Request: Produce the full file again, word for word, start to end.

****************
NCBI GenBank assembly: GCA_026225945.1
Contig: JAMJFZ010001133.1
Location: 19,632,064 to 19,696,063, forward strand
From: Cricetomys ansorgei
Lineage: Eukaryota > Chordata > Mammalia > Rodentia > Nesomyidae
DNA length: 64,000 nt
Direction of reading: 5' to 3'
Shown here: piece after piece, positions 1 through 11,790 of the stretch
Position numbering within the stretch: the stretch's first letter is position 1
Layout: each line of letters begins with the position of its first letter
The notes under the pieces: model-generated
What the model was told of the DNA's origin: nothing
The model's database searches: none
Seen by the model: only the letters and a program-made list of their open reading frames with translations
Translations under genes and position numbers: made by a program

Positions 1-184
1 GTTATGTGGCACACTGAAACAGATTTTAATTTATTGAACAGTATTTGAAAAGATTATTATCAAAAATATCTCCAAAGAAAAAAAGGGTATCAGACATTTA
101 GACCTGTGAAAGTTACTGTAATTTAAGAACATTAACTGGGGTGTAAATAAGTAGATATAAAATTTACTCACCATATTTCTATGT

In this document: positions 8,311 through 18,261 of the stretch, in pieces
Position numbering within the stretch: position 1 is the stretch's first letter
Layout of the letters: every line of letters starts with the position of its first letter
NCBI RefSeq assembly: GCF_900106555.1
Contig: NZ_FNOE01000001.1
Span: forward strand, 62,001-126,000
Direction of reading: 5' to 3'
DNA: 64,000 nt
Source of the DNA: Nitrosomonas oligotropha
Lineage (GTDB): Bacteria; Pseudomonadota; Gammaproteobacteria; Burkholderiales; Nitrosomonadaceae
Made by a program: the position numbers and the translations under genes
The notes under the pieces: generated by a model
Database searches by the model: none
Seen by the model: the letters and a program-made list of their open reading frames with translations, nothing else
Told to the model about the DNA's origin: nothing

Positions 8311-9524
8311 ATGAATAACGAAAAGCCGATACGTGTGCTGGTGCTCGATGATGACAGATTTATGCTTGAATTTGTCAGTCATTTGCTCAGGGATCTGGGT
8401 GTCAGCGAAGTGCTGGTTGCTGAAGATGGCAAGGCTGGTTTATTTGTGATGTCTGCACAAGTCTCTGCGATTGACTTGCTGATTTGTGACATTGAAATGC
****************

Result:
NCBI GenBank assembly: GCA_026225945.1
Contig: JAMJFZ010001133.1
Location: 19,632,064 to 19,696,063, forward strand
From: Cricetomys ansorgei
Lineage: Eukaryota > Chordata > Mammalia > Rodentia > Nesomyidae
DNA length: 64,000 nt
Direction of reading: 5' to 3'
Shown here: piece after piece, positions 1 through 11,790 of the stretch
Position numbering within the stretch: the stretch's first letter is position 1
Layout: each line of letters begins with the position of its first letter
The notes under the pieces: model-generated
What the model was told of the DNA's origin: nothing
The model's database searches: none
Seen by the model: only the letters and a program-made list of their open reading frames with translations
Translations under genes and position numbers: made by a program

Positions 1-184
1 GTTATGTGGCACACTGAAACAGATTTTAATTTATTGAACAGTATTTGAAAAGATTATTATCAAAAATATCTCCAAAGAAAAAAAGGGTATCAGACATTTA
101 GACCTGTGAAAGTTACTGTAATTTAAGAACATTAACTGGGGTGTAAATAAGTAGATATAAAATTTACTCACCATATTTCTATGT

In this document: positions 8,311 through 18,261 of the stretch, in pieces
Position numbering within the stretch: position 1 is the stretch's first letter
Layout of the letters: every line of letters starts with the position of its first letter
NCBI RefSeq assembly: GCF_900106555.1
Contig: NZ_FNOE01000001.1
Span: forward strand, 62,001-126,000
Direction of reading: 5' to 3'
DNA: 64,000 nt
Source of the DNA: Nitrosomonas oligotropha
Lineage (GTDB): Bacteria; Pseudomonadota; Gammaproteobacteria; Burkholderiales; Nitrosomonadaceae
Made by a program: the position numbers and the translations under genes
The notes under the pieces: generated by a model
Database searches by the model: none
Seen by the model: the letters and a program-made list of their open reading frames with translations, nothing else
Told to the model about the DNA's origin: nothing

Positions 8311-9524
8311 ATGAATAACGAAAAGCCGATACGTGTGCTGGTGCTCGATGATGACAGATTTATGCTTGAATTTGTCAGTCATTTGCTCAGGGATCTGGGT
8401 GTCAGCGAAGTGCTGGTTGCTGAAGATGGCAAGGCTGGTTTATTTGTGATGTCTGCACAAGTCTCTGCGATTGACTTGCTGATTTGTGACATTGAAATGC